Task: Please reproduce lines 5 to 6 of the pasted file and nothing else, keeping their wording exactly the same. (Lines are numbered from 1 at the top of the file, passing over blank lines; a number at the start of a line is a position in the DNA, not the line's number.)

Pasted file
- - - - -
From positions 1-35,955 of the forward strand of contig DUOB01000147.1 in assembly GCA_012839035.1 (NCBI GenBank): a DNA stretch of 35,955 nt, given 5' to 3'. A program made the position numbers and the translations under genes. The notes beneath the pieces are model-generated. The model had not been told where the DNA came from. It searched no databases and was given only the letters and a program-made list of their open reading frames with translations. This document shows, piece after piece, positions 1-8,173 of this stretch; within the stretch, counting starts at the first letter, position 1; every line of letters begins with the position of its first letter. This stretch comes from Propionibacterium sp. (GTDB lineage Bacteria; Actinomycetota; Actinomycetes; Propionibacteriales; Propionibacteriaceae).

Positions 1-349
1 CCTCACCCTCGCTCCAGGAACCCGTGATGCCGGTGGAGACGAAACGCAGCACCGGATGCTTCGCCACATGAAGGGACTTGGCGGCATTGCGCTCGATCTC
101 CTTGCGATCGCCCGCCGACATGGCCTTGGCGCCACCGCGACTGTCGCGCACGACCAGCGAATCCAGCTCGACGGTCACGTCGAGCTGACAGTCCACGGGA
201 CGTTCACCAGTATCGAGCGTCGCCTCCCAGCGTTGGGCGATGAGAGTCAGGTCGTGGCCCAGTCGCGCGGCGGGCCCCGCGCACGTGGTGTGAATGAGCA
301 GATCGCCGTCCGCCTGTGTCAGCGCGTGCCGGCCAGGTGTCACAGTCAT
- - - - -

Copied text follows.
201 CGTTCACCAGTATCGAGCGTCGCCTCCCAGCGTTGGGCGATGAGAGTCAGGTCGTGGCCCAGTCGCGCGGCGGGCCCCGCGCACGTGGTGTGAATGAGCA
301 GATCGCCGTCCGCCTGTGTCAGCGCGTGCCGGCCAGGTGTCACAGTCAT